All products were chosen independently by our editorial team. This review contains affiliate links and we may receive a commission for purchases made. Please read our affiliates FAQ page to find out more and read about how we write BBC Good Food reviews.
Quinta do Noval Vintage 2003 port
In a nutshell: An unusual vintage port from one of the greatest names in the region that is ready to drink much younger than you would expect.
Normally with vintage port you’d expect to wait at least 20 years before opening a bottle, but not this 2003 from Quinta do Noval. It was a famously hot year and the wines are maturing quickly. This is great news for impatient port lovers like me. In contrast, the 2000 from this estate is nowhere near ready to drink.
Quinta do Noval is one of the most famous names in port, mainly because of its super rare and expensive Nacional. This is made from a tiny patch of vineyard where phylloxera (the vine eating louse) can’t survive, so the vines are on European rather than American rootstocks.
These vines produce tiny quantities of intensely flavoured berries and the resulting port matures even slower than normal vintage Noval. The 1931 is famously still going strong.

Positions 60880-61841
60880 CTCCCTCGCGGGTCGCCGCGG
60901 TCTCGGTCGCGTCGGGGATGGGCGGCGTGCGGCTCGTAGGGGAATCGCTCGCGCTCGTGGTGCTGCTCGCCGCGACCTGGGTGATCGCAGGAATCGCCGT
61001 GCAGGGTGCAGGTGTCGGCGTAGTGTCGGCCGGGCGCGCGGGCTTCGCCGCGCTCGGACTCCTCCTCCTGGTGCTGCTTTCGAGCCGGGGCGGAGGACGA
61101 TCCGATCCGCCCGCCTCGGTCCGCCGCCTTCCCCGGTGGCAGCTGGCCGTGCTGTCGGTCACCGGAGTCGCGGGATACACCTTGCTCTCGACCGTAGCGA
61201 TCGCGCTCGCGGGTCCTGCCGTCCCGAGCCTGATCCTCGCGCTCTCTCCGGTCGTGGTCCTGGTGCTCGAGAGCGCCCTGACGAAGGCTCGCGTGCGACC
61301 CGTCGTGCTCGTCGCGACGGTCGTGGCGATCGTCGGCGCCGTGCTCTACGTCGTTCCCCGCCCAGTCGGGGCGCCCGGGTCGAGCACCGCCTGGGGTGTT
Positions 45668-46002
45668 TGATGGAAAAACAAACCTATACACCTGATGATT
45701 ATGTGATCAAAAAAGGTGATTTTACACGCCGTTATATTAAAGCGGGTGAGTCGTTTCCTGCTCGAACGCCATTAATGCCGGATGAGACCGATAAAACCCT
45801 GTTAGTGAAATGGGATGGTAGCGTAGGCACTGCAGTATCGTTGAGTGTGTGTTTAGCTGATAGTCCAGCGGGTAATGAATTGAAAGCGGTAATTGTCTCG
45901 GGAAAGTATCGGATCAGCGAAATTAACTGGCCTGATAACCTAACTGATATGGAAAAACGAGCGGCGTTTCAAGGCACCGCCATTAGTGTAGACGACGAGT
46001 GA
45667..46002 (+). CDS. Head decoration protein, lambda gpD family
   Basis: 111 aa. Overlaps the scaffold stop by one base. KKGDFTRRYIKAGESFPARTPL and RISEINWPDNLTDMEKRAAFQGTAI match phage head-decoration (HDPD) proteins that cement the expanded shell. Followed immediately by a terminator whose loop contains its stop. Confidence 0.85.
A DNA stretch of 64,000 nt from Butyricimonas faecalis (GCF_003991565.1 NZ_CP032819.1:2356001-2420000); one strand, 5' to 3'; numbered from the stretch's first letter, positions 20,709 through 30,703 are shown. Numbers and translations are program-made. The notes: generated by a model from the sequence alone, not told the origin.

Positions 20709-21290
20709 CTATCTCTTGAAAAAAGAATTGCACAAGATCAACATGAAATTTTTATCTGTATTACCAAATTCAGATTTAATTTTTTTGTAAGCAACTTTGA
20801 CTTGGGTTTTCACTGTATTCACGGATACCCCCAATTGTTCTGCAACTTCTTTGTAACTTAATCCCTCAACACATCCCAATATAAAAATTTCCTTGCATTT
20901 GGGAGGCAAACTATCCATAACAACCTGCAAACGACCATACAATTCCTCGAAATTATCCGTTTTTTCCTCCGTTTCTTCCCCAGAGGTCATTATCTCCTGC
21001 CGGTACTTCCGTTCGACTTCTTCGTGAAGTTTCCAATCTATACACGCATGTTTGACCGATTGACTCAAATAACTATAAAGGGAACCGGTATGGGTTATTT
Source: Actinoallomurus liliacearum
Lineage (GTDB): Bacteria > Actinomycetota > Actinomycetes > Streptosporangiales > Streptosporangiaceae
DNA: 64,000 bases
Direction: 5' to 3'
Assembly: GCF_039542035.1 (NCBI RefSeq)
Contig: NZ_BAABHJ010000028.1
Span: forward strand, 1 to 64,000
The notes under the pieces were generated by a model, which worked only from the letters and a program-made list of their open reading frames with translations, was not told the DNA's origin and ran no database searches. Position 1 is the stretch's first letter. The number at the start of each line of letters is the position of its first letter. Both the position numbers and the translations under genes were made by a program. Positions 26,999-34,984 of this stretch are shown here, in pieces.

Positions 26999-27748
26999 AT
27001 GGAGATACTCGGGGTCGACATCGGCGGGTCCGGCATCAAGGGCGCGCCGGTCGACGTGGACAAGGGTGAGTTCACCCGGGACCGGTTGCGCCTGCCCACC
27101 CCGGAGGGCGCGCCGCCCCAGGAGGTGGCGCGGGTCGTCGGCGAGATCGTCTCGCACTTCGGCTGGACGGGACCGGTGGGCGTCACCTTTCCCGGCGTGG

Whereas most port firms are named after a person like Fonseca or Croft, Noval is unusual in being named after an estate, 145 hectares in the Pinhão valley.
For many years it was in the hands of the van Zeller family and sadly quality declined in the 1970s. In 1993, it was bought by AXA, the French insurance company which also own Pichon Longueville Baron in Bordeaux.
The firm has invested heavily in returning the estate to greatness with an Englishman, Christian Seely, in charge. Despite all the investment, Noval is very traditional. The top wines are still made by foot treading in stone lagares, which gives lots of fruit and colour but without any harsh flavours.
As well as vintage port, the firm is famous for its Colheitas (tawnies from a single year) and the firm has stocks dating back to the 1930s which they will let you try if you ask them very nicely.
But back to the 2003 vintage: it will need decanting and then the nose reveals wild herbs of the Douro Valley. The wine is very open without the unyielding concentration you’d expect in such a young wine. Already the tannins have softened to reveal layers and layers of ripe raspberry fruit. Long and complex, this is absolutely stunning now.
This would be lovely with a caramelised fruit tart as well as a good, salty mature cheddar or shropshire blue.
This review was last updated in November 2019. If you have any questions or suggestions for future reviews, or spot anything that has changed in price or availability, please get in touch at email@example.com. For information on alcohol guidelines, read our guide to drinking responsibly.